|Posted on September 28, 2015 at 11:05 PM|
By Dhruv Rao
When Brooklyn Nine Nine had piloted about two years ago, one of my main concerns was the decision made to cast Andy Samberg as the lead of the show. Truth be told, he is a fantastic comedian, but during his seven-year at Saturday Night Live he was the "little brother" : we rarely saw Samberg as the main driving force for a large number of sketches. Once the first season had officially been put into place, I noticed how even though Samberg was the main character, his character seemed like Chris Pratt on Parks And Recreation, i.e. he was the root cause for the great jokes that cracked me up while watching the initial set of episodes ordered for the opening season. Samberg's comic delivery in each episode improved, and though he maintained his next-door-boy charm, he is the biggest star of the ensemble cast and became the face of the show.
Fortunately, he did a good job at representing how the show works. At its core, Nine Nine has a phenomenal cast with great ranges so it needn't worry about the actors failing the writers. It's actually the inverse statement that I was initially fearful of, i.e. in this time of short-lived shows, will Samberg's show be able to survive past its initial order of episodes? As we stand here at its third season, the show's writers have proven themselves by giving its audience episodes whose scripts are so fluid that the half-hour we spend watching the show seems to pass by us instantaneously. It's qualities like those in a script that have given Nine Nine such acclaim; it's how well the dialogue and plotlines flow with minimal awkward friction between scenes. Furthermore, the apt acting from all members on the cast adds to the overall effect the sitcom has on its audience. The easy and flowing feeling the writers have incorporated into the show brought it past its first season and into its second.
However, in its second season, the show's writers decided to add drama to the episodes to show that the tectonic plates of the show weren't stagnant. The issue I usually have with drama on a sitcom is how the writers decide to deal with it in the long run, i.e. how will this one dramatic element change the future of the characters? Furthermore, as a sitcom, a show shouldn't completely abandon its roots and become a drama series for one episode before it reverts back to its original form. That breaks the fluidity. It shatters the mosaic.
For a sitcom to incorporate dramatic themes and elements into its plots, it must know the boundaries it has before the audience is completely dissatisfied with the episode. The fans of How I Met Your Mother were used to drama being placed strategcally into the sitcom's episodes, but for a show which has destiny as a major theme, dramatic elements are suitable. For comedy shows that don't look at the bigger picture of life, comedies such as Nine Nine or The Big Bang Theory, it's more about stopping where it's required. Nine Nine made sure that the drama didn't offset the comedy, but towards the end of last season, I had seen a large degradation of the episodes. They didn't seem as fluid and funny as the ones which have become my favorites. So, coming into season three with all these loose strings, I had no idea what to expect, which is good as I usually want a fresh mind while reviewing season premieres.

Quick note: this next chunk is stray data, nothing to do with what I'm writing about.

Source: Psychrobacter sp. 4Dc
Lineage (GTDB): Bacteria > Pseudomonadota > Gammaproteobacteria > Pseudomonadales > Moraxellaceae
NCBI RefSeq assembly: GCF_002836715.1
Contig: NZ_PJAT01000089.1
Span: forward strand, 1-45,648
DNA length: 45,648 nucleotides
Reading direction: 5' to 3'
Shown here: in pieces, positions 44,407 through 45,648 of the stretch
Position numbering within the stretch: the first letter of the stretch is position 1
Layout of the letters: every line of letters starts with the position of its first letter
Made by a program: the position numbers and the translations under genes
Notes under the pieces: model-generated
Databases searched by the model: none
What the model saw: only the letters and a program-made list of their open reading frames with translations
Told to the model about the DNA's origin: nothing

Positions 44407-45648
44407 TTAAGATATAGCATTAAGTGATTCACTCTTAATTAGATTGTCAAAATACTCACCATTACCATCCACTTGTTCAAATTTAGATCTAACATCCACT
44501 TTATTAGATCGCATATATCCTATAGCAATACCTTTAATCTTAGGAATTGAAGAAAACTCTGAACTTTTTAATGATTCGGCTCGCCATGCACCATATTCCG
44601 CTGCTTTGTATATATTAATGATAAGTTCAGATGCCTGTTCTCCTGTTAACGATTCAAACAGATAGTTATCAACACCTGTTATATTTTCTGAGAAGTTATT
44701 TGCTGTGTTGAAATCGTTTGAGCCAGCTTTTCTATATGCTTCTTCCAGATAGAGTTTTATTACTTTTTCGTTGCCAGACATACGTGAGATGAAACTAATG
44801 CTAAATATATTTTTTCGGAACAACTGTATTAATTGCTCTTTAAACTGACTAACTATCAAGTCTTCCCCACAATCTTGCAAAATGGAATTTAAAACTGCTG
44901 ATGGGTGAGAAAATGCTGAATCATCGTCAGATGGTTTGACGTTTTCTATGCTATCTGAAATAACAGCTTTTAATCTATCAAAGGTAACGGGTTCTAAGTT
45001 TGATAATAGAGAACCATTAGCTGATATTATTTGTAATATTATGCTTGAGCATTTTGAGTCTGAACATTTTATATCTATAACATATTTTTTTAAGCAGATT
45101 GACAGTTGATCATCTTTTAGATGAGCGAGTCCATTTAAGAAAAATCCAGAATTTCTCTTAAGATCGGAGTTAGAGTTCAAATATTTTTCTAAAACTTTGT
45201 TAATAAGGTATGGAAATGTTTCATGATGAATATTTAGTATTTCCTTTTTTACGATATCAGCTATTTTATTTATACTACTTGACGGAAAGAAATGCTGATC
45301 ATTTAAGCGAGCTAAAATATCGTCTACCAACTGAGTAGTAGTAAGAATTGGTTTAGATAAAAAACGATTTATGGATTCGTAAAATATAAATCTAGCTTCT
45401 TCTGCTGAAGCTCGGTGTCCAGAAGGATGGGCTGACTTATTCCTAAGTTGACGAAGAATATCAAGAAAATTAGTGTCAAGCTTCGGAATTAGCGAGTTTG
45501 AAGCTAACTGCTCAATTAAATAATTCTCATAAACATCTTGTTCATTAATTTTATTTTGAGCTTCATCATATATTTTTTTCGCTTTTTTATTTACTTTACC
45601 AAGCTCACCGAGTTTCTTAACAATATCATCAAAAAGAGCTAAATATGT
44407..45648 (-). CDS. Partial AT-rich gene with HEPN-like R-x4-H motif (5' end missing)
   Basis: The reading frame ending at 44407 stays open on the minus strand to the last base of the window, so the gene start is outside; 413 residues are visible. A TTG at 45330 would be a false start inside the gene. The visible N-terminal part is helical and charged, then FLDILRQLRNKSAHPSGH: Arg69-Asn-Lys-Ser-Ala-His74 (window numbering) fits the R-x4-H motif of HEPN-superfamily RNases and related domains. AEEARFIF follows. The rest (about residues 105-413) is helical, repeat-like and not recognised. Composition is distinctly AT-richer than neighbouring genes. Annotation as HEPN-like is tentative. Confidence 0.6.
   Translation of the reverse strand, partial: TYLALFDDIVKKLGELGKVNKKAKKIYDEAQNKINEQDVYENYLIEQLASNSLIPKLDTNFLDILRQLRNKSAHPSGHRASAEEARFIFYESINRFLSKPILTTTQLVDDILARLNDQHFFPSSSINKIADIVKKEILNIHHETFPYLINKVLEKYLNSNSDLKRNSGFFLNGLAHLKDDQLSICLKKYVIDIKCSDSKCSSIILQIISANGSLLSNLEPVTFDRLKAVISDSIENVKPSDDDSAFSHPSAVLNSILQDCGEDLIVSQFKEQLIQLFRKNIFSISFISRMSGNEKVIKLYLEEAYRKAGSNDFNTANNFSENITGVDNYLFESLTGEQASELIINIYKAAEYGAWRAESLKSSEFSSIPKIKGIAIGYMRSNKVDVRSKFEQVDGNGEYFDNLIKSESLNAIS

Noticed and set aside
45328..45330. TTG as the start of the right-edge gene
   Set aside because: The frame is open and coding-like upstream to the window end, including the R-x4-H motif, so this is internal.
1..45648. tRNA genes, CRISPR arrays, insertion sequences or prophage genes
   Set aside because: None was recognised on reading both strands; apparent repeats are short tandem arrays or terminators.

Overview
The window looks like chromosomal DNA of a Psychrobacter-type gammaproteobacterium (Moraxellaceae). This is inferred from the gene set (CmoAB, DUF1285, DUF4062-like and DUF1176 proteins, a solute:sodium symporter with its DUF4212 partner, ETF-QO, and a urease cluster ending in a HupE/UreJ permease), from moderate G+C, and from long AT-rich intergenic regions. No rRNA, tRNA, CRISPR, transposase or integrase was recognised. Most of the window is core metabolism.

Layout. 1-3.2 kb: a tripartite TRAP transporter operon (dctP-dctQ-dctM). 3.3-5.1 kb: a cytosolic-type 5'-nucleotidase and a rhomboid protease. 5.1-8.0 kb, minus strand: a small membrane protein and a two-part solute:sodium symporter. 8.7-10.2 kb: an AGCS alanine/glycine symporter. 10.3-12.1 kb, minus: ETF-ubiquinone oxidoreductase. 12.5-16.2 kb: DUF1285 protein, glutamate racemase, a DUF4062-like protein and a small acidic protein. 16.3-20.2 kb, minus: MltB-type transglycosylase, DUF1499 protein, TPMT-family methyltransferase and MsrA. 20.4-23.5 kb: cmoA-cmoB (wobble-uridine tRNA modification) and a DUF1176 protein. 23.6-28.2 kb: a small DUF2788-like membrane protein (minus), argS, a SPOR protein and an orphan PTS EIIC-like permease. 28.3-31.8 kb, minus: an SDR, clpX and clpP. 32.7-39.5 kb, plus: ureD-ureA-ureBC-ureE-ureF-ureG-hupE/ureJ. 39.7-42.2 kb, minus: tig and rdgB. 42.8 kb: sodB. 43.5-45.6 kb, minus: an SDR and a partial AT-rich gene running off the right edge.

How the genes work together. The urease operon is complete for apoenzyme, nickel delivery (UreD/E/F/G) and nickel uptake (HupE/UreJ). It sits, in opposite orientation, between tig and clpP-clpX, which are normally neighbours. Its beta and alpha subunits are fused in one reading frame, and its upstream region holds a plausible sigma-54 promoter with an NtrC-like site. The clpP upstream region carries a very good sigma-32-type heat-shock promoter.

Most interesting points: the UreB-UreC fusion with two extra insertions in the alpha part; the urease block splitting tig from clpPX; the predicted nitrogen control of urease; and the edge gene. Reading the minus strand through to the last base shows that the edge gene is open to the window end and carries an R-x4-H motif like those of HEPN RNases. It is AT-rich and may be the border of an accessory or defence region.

This season for the show is looking good if the premiere is a perfect representation of what we can expect. The writers have assured us that while they are changing things up, they aren't going to stop putting on a great show.The cold open brought out some of the biggest laughs of the episode, especially considering how Bill Hader's character completely unfolded within that limited time space. The rest of the episode picked up the pieces last season left and tried to put them back together in a different way. The one thing that I liked is how the A-plot at the precinct and the B-plot at the PR department were left to occur almost independently. There wasn't much Hoult going back to the 99th precinct or Gina talking to anyone there. This episode was more about each party from this forced split trying to cope with the new situation. I liked how the wrtiers wrote Hader's character, especially since his charactersitics provided for some great reactions by the cops. Furthermore, the chemistry he and Samberg have from their Saturday Night Live days is very much visible during the scene when Peralta butters Dozerman up and when Dozerman is disappointed at Peralta. However, the Hoult-Wunch tension that was a key element last season actually died down during the episode, to the point where it felt dragged out. I actually anxiously waited for those scenes to end as they really weren't as exciting as when Wunch was initially introduced.
The telelvision season has offically kicked off! With two great premieres to review this week, I feel optimistic about the coming seasons of both the shows we're covering this year. I just hope that the fresh feeling that the shows have given the premieres won't fade away mid-season. I really do hope to see a fluid season with good writing and great comedy!
- Rosa's threat to Terry is to play the hell out of some backgammon.
- Boyle has already written a bestman speech for Jake and Amy's wedding.
- "We could get super drunk?"
- "I Hope It Wasn't A Mistake: title of your sex tape? Title of our sex tape!"
- "Tell my wife I love her...work ethic."
- Gina's reality show will be called Linetti, Set, Go.
Categories: Other Shows